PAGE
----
Biphasic contraceptive pills differ from the usual combined pill, meaning it's essential you must take the tablets in a certain order. Luckily, your pack is clearly marked so you can keep track. To be immediately protected, you should take one BiNovum pill daily beginning on the first day of your period, starting off with the white tablets - each one contains 35 micrograms of ethinylestradiol and 0.5 milligrams of norethisterone.
The white tablets should be taken for the first seven days of your cycle, followed by 14 days where you take a peach coloured tablet. These contain 35 micrograms of ethinylestradiol and 1 milligram of norethisterone; a slightly higher dose to suit the hormonal levels in your cycles better. After you have taken all 21 pills, you should take a 7-day break, during which you will be completely protected. Start your next strip after the 7-day break.
Please note, some BiNovum contraceptive packs contain 28 tablets, however seven of these are inactive "show" pills. This is so you can continue taking the pills during your period rather than having to worry about remembering to take your BiNovum pill again after your period.
Just take your missed pill as soon as you remember and continue the pack as normal, even if this means taking two BiNovum tablets at the same time. You will be protected against pregnancy.
If you forget two or more pills in your pill pack, or are over 24 hours late, the effectiveness of your contraception will be compromised and you will need to use barrier protection such as condoms for at least a week following the missed dosage.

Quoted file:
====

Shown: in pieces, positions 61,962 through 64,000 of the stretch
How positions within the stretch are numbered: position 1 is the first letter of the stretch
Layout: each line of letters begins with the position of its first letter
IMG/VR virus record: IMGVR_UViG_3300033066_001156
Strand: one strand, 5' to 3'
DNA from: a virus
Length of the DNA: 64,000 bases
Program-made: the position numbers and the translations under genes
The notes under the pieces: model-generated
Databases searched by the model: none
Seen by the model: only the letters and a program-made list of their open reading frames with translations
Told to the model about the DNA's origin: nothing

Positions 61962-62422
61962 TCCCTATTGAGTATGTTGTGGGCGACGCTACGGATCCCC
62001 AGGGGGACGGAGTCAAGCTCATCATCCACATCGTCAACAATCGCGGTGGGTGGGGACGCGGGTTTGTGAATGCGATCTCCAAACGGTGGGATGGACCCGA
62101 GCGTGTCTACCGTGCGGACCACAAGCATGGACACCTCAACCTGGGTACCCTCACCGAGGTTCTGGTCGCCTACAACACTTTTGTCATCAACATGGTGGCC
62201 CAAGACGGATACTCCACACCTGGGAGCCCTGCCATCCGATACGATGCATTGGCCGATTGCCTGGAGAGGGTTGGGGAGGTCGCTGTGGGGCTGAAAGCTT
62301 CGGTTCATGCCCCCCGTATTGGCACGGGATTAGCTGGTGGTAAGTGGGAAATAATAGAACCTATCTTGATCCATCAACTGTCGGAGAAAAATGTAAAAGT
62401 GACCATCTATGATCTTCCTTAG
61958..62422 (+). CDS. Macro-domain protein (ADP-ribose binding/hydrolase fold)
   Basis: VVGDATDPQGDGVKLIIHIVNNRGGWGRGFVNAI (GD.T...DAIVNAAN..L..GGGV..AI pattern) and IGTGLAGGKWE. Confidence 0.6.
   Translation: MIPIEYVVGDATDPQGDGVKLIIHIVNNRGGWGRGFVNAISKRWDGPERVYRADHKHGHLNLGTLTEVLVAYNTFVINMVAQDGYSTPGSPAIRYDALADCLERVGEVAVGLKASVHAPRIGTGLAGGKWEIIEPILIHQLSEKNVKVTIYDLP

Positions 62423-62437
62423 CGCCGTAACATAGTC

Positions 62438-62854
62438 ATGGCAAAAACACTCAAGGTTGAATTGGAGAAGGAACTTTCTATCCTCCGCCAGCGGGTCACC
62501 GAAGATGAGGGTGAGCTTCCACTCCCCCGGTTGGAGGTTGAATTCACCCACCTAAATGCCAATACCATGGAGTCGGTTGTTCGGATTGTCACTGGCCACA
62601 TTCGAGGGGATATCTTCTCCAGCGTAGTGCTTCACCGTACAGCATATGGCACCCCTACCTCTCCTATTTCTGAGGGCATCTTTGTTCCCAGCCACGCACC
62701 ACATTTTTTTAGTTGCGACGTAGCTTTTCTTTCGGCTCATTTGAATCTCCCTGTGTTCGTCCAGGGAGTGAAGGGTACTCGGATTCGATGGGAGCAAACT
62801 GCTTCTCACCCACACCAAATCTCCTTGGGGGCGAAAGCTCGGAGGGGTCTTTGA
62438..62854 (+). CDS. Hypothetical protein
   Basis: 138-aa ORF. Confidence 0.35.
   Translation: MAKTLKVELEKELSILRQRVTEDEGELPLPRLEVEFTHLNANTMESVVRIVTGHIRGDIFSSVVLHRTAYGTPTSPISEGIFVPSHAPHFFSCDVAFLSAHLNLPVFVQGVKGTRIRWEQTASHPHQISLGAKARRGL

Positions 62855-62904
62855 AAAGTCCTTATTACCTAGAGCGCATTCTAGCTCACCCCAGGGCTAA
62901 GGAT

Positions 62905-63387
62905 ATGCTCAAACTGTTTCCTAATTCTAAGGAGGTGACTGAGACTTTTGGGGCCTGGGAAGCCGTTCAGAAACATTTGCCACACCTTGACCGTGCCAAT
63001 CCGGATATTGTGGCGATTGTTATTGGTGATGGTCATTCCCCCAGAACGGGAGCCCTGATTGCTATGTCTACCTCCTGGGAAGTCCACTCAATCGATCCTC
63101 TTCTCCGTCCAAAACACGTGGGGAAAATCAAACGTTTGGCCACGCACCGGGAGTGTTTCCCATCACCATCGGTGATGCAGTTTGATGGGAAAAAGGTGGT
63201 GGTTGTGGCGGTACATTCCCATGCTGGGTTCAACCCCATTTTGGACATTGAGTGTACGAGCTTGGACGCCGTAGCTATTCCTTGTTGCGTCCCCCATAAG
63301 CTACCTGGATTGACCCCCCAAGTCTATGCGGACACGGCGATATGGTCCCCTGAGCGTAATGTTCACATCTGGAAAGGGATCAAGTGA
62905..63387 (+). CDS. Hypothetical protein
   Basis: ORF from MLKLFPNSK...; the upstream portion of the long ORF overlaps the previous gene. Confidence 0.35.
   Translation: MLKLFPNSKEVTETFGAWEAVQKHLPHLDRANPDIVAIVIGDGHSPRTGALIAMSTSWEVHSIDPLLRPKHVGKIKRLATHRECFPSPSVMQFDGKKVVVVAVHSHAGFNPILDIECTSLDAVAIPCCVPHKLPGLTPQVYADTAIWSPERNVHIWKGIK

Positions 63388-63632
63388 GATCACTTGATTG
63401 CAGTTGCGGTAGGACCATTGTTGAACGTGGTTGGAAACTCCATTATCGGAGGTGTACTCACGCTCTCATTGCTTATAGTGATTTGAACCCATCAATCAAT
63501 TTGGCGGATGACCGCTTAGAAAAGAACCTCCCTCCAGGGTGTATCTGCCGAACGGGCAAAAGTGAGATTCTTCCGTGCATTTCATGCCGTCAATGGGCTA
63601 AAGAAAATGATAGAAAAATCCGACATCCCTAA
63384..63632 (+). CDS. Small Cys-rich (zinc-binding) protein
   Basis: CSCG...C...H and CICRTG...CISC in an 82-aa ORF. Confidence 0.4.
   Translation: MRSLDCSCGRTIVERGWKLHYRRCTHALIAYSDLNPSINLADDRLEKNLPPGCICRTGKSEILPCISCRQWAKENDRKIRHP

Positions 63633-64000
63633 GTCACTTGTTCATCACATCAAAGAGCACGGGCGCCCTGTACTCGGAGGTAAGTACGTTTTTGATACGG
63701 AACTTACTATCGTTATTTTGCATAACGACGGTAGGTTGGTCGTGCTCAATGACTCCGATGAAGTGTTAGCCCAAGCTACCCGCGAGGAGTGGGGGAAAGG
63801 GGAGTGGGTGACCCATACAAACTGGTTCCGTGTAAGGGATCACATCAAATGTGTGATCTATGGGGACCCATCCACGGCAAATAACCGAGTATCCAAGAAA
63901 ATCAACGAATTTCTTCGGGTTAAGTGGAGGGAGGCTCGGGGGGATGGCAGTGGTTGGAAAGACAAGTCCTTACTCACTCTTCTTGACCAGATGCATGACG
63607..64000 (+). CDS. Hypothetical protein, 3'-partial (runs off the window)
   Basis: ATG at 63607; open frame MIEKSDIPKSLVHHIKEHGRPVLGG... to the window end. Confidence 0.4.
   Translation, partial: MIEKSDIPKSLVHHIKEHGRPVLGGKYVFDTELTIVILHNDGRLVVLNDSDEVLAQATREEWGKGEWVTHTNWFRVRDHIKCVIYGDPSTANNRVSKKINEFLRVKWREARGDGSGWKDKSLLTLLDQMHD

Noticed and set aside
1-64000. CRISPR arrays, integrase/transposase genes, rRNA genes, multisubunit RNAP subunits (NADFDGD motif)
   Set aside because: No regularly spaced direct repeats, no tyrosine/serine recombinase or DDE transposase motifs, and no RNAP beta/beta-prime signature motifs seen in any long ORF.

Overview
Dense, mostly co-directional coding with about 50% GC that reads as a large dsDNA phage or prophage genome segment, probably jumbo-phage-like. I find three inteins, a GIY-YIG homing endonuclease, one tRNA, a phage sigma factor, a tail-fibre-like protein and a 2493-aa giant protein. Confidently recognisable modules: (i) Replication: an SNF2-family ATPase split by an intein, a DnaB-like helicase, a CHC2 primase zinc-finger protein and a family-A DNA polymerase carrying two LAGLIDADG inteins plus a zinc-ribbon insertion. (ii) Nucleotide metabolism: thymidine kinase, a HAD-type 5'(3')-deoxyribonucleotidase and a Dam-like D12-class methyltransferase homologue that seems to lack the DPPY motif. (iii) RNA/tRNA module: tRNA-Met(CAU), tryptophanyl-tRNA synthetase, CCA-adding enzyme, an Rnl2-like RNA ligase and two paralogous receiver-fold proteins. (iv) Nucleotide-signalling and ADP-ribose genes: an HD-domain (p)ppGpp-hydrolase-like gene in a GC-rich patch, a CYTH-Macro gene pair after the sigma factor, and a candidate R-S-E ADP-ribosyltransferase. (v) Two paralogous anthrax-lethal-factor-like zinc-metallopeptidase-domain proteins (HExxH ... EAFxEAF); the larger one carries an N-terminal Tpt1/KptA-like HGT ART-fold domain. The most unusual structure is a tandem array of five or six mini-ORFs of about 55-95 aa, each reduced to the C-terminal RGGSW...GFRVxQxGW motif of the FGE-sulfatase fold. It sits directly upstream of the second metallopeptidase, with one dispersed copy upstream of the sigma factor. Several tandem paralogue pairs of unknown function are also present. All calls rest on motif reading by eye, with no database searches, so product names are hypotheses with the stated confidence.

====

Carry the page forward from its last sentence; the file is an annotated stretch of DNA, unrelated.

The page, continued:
If you've missed two or more, take the last pill and leave out the others. Finish the rest of the pack as normal.
*Vomiting and diarrhoea experienced within four hours of taking the pill is also classed as a missed pill.
*There are more than seven pills left in the pack. Continue to finish the pack, overlapping the seven-day break. Take your seven-day break and start your new pack as usual.
*There are fewer than seven pills left in the pack. Continue to finish the pack, overlapping the seven-day break. Start the new pack immediately after the old one is finished (missing out the seven-day break completely).
*If you have missed contraceptive pills in the first one to nine days of the pill pack and have had sex without barrier contraception, you could be pregnant. If you have calculated this between one to five days after the unprotected sex, you could use emergency contraception such as the IUD or morning-after pill. If not, continue your contraception until the seven-day break. If you don't have any bleeding, it is advised to take a pregnancy test and/or consult your doctor.